Drupal Interface to the World Bank Data API


4 min read

The Drupal interface to the World Bank Data API is now available on drupal.org. The WBAPI and WBquery modules are the main data pushing and display pistons in the World Bank Data website and are built in a way to make the creation of your own Drupal-based World Bank Data applications easier. Specifically, the pair of modules (the WBquery module is bundled with the WBAPI module) make it possible to build Views of World Bank Data and display them in your own website or create your own custom user interface to the data.

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Once you can work with World Bank data from within Drupal using tools like Views, you have more opportunities to capitalize on the data. For example, many of the pages on data.worldbank.org are listings of data with different display types like tables, graphs, and maps. These are all viewed on the site itself, and using Drupal’s Web Widgets module it’s possible to view this data and these views on other websites, extending the reach of the data and the data.worldbank.org website.

The diagram below shows the steps from the World Bank API to data.worldbank.org, which itself pulls from the API, and how web widgets can be used to embed these views on external sites.

`[API] -> [data.worldbank.org] -> |
                                 -> [custom data displays]
                                 -> [widgets] ->|
                                                -> [example.com]
                                                -> [yoursite.com]`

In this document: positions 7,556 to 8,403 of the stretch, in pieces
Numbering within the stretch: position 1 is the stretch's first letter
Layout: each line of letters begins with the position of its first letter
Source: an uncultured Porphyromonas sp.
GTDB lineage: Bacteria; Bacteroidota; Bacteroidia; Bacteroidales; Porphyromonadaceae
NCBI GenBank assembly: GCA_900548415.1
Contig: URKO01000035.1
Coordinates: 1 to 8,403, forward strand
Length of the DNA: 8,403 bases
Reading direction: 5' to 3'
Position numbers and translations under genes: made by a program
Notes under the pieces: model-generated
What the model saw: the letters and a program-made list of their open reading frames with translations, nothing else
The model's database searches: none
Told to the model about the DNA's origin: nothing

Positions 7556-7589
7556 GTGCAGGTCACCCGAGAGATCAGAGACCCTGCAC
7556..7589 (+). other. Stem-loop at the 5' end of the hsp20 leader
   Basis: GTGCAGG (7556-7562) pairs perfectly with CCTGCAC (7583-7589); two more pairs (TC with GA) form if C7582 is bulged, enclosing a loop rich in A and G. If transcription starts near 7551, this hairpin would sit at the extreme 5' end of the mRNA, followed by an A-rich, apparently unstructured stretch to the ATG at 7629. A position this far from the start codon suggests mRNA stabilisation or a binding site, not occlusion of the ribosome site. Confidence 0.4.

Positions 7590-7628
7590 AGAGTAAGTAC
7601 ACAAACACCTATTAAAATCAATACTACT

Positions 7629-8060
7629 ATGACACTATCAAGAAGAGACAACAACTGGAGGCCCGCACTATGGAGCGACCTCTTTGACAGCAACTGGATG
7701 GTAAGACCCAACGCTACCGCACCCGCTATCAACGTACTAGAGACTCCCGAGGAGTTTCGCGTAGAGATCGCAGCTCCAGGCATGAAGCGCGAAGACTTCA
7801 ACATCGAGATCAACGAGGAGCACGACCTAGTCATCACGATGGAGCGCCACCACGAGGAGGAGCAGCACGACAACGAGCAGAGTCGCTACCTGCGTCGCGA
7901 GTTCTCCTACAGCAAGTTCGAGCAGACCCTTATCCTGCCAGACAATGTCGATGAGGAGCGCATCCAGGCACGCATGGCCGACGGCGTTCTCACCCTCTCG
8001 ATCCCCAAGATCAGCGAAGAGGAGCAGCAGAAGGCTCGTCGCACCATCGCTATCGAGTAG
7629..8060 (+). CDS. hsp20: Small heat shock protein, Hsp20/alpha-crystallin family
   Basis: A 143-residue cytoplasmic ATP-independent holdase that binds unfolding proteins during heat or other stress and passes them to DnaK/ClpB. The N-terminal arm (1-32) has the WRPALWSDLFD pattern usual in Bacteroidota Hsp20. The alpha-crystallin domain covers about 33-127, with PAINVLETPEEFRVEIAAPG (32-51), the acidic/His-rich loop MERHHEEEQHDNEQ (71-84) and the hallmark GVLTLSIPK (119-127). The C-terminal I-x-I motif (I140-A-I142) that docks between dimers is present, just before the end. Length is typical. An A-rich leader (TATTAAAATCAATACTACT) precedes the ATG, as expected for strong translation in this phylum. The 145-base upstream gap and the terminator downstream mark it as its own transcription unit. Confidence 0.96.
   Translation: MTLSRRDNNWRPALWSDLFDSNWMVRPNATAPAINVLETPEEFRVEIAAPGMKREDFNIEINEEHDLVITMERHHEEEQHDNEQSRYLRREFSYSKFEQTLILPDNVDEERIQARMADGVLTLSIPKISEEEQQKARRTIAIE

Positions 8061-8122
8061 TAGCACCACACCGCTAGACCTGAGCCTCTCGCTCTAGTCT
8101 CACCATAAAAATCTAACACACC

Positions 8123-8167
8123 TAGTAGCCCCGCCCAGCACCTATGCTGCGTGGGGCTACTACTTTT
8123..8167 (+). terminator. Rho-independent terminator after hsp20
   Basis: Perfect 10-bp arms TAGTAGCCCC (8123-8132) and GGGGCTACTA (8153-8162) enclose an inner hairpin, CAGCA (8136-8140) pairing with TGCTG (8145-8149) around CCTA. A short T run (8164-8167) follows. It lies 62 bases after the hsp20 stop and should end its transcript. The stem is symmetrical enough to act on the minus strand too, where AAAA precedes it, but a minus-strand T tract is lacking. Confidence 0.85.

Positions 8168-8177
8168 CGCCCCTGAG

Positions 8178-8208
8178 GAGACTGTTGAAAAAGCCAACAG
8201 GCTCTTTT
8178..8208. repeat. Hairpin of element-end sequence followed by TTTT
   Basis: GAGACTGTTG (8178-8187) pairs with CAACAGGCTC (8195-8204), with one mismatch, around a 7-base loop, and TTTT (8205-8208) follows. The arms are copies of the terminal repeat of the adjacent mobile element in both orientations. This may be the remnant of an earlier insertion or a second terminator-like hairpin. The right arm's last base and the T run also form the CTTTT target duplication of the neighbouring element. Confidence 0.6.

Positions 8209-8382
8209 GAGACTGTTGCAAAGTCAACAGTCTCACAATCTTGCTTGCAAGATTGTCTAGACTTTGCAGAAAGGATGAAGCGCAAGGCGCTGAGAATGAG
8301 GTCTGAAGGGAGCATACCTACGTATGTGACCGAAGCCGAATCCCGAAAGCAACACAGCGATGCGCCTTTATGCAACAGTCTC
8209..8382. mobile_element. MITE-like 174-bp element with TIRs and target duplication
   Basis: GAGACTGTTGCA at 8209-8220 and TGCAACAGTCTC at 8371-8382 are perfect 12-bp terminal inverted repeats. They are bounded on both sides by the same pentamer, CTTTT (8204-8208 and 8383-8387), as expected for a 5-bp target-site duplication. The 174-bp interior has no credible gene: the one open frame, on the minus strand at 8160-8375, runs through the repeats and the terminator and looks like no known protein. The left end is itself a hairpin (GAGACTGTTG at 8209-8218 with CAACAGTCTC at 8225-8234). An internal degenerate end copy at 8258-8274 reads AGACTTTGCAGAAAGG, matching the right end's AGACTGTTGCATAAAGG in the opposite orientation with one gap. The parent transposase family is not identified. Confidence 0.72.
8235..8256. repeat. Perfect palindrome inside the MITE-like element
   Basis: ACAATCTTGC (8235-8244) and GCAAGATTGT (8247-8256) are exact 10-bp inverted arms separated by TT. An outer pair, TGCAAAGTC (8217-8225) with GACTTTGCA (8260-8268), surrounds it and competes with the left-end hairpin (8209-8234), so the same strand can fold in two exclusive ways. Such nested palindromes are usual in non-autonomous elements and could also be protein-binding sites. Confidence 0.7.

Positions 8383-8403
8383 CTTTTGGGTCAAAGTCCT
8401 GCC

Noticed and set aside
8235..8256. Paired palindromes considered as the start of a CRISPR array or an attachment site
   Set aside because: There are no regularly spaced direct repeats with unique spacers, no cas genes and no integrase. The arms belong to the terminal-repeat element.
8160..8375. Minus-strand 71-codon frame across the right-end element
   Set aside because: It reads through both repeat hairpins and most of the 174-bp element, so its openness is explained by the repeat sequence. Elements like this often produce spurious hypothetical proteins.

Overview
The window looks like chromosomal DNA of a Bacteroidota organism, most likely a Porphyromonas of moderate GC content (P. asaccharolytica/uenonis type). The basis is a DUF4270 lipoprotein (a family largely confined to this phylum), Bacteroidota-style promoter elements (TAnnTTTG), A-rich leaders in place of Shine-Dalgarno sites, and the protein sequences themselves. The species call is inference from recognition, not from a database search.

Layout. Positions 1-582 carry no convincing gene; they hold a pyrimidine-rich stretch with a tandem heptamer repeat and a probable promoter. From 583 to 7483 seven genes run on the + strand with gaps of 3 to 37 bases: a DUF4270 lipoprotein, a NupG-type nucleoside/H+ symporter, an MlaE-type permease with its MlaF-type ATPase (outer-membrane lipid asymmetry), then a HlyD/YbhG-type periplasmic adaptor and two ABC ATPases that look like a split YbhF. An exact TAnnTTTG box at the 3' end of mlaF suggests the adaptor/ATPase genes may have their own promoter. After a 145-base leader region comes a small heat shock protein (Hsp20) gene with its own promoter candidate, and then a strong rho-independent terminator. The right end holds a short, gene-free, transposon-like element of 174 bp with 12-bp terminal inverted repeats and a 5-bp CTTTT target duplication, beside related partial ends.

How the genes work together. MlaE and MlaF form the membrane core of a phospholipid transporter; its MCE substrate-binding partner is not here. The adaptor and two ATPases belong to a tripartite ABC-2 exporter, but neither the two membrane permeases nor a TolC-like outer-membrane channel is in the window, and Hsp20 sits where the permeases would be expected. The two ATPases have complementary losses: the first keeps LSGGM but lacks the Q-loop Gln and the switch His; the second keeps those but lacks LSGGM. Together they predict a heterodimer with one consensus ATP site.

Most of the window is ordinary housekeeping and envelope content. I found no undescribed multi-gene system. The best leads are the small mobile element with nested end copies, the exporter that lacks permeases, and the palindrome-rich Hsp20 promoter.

Using the web widgets module is just one example of what you can do with the data once it’s inside Drupal. The flexibility found in common Drupal building blocks offers several other ways to sort, filter, display, and share parts of the data sets according to your needs.

The WBAPI and WBquery modules also provide a general php interface to the World Bank API and implement a configurable caching layer between the API and Drupal, which helps with performance and uptime — two items mentioned in the Development Best Practices document.

You can read more about applications and libraries written using World Bank data in the Application Showcase section of the Data site. Jeff also wrote about how we built several parts of Data.WorldBank.org using the WBAPI and WBquery modules to interact with the World Bank API using Views.

The code for the WBAPI and WBquery modules are available to review for ideas, use for your own application, and to help further develop. You can share your ideas and questions in the World Bank’s Google Group community space.

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